I read an interesting observation made by +Michael Bennett in his massive G+ post this morning… “little niche community we seem to be building here one post at a time”. (NOTE: Michael’s post at the current time has 342 plusses+, 132 reshares, 129 comments, and is still going strong)

Two days earlier, +Richard Green made a similar comment “This one post and its comments are more interesting than most whole Communities”  in +Demian Farnworth‘s G+ post  which is similarly massive (NOTE-1: Demian’s post at the current time has 52 plusses+, 6 reshares, and a whopping 226 comments, all on-topic and still going strong; NOTE-2: Demian also started another G+ post which discusses the phenomena of massive posts):

It never occurred to me, until I read both Michael and Richard’s comments together, that:

the building of communities could occur sequentially within one post, 

the communities that arise from such phenomena could be even more engaged in discussions, and more “connected” in the “open” G+ “learning environment” , than “traditionally” defined communities .

This made me Analyze the Architecture of this type of serendipitous and spontaneouscommunity building”… The following is the breakdown of the Building Blocks and Construction methods (the ABC‘s ):

(1) both discussions are Hyperactive and Informative Posts @ HIP
(2) the contributors are all Heutagogical Leading Persons @ HeLPers
(3) the scope discussed is Rhizomatic, Extensive, Amorphous, and Literally Literary @ REALLy
(4) dialog references are Creative, Open, Novel / New, Educational, Connectivist and Technological @ CONNECT

In summary, HIP HeLPers REALLy CONNECT!!!

My brain just loves acronymology! (NOTE: Reference back to a former G+ post)

NOTE: This blog was shared in G+ on June 30, 2013, and a lively discussion entailed… https://plus.google.com/u/0/117219403239374562288/posts/6r9av4rbXHb


Designing a new online pedagogy

This blog is in response to a G+ post.

George Station, thanks for pulling me in to this discussion. Wow! I started reading an hour ago, but as I tried to catch up with reading all the linked-references, the discussion keeps unraveling further. Phew! It’s like trying to catch a running train!

Anyway, George asked me to respond to “problems which are hidden in land-based pedagogy”. Here is my response:

Yes, Meg Tufano, I agree, “online can be better than land-based … it is possible”

Yes, Laura Gibbs, you hit the nail right on the head, when a MOOC has “100,000 people… no way discussion board will work … need stream-oriented like Google+ or Twitter or Facebook”

Meg’s opinion is that “ The BEST online course design would have AUTOMATIC small groups…”

FYI, the Stanford Venture Lab platform, now known as NovoEd, has (some of) these functionalities. The platform is designed to allow both “organic” self-assigned groups and “automated” system-assigned groups. Plus, it has “push-notification” capacity for all its discussions.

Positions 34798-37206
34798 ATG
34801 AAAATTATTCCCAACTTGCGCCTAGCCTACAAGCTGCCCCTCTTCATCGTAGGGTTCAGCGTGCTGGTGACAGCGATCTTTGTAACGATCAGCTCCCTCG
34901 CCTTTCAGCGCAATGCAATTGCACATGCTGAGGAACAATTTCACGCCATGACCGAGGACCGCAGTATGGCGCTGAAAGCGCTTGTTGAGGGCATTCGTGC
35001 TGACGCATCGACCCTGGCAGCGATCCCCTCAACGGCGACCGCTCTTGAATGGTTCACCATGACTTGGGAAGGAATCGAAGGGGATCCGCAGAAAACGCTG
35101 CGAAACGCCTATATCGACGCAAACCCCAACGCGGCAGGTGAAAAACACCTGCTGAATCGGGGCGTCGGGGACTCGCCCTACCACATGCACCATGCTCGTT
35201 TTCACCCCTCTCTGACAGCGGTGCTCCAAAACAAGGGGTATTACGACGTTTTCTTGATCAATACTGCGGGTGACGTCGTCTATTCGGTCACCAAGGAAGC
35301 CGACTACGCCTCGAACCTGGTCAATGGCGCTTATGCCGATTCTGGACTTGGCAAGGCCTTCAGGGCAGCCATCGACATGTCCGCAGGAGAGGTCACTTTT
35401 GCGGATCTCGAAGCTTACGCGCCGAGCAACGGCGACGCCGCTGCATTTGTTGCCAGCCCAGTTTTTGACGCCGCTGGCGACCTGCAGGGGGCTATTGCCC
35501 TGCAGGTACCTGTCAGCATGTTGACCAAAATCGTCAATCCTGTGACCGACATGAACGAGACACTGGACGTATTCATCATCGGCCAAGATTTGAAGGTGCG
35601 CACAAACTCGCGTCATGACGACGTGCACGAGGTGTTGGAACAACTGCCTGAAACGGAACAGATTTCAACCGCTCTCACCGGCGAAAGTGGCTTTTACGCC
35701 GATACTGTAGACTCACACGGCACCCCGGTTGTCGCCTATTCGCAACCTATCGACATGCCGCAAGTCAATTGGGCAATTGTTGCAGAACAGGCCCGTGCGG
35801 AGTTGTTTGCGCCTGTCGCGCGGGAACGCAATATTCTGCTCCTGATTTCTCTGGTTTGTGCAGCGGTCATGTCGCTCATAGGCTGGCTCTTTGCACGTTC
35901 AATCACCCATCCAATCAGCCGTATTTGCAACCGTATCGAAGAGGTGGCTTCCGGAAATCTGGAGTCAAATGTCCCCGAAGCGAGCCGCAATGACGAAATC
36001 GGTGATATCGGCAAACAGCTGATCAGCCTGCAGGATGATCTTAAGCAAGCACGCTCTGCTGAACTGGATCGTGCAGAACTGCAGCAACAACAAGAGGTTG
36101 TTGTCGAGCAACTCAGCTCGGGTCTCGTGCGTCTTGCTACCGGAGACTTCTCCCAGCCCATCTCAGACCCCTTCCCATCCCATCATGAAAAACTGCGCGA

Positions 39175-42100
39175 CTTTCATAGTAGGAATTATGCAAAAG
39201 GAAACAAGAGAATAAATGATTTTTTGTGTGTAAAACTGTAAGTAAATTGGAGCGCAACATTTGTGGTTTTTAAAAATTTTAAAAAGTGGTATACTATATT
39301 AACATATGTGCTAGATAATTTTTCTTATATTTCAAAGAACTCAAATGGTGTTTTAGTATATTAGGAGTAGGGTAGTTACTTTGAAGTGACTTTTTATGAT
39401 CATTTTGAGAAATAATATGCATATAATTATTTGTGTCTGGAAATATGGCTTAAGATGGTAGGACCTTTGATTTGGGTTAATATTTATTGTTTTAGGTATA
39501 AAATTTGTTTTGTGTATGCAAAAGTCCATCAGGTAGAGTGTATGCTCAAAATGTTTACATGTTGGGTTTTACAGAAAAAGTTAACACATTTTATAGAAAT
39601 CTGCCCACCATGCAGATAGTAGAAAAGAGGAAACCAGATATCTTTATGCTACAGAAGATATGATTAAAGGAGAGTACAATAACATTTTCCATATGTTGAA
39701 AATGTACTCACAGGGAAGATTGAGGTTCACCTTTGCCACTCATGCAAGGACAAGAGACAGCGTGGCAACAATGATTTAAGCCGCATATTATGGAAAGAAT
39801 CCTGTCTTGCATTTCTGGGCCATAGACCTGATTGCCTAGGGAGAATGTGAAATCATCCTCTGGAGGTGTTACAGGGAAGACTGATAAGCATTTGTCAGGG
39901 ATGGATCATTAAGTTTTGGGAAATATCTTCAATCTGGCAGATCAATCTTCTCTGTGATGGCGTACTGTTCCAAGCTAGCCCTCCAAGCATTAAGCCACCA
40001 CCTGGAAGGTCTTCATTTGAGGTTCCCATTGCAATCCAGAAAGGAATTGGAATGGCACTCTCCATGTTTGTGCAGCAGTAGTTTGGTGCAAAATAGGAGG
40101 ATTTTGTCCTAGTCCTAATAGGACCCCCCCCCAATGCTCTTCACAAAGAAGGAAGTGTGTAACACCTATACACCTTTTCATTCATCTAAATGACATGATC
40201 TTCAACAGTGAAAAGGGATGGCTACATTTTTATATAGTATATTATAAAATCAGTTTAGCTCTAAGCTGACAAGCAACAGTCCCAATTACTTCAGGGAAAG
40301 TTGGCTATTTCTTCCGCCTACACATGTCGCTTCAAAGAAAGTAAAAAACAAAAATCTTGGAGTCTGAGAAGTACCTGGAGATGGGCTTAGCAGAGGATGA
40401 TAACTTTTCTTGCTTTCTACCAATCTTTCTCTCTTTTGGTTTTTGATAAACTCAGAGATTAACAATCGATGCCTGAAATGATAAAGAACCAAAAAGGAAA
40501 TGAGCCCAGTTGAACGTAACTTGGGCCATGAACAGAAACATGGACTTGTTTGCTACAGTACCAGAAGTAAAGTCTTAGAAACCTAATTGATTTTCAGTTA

The MOOC – Designing a New Learning Environment (DNLE), which Laura and I were participants in, utilized this online group tool. Unfortunately, at that time, the platform was still in beta-version, and there were hiccups in both the technology implementation, as well as in the pedagogical design of the group assignment. Also, even though the platform has “push-notification” capacity, (at the time) it did not have the “stream-feed” feature.

However, (I know for a fact that) both the platform programmers (people in NovoED) as well as the teaching team (people in Stanford) have since actively solicited feedback and encouraged ongoing research collaboration with past DNLE participants in effort to fix the pilot-phase hiccups, improve the platform-design, AND explore new online pedagogy-design.

But how far or how effective this “pseudo-crowdsourcing” effort will be, only time will tell…

As Tarak Barkawi in AlJazeera said, “The real story behind MOOCs may be the ways in which they assist management restructuring efforts of core university practices, under the smiley-faced banner of “open access” and assisted in some cases by their “superstar”, camera-ready professors.”

And in order to “restructure core university practices”, we need to ”experiment teaching methods”, as Michael Feldstein pointed out in response to the (now famous) San Jose State University open letter to Harvard, “ Rather than thinking of MOOCs as products to be bought or rejected… approach them as experiments in teaching methods that can be validated, refuted, or refined through the collective efforts of a scholarly community”

As George pointed out, such “collective efforts of scholarly communities” are critical, and  “various [worldwide] PLNs can and do coalesce, we just don’t have formal titles”

But George… we do have a “title”…

…as you pointed out in your earlier post reference, Chris Newfield calls us “the untouchables”… (grin!)

My closing statement:

Meg said  “Technology is NOT this beautiful Mac on which I type, it is in ME, my knowledge and skills”

This reminds me of a quote by Joichi Ito, the Director of MIT’s Media Lab, who believes that “Internet is not a Technology, it’s a Philosophy”  and that one of the tenets of online learning pedagogy is “disobedience over compliance”

On that note,

I call upon all (us) untouchables” to rise and disobey! … go ahead… experiment and explore (our own) experimental online pedagogies… … and if it fails, just keep trying!

Quote Paul Kim “Just do it. Fail fast. Learn from your mistakes. Never quit.”

Image MOOC redefined from GetIDEAS panel discussion on April 24, 2013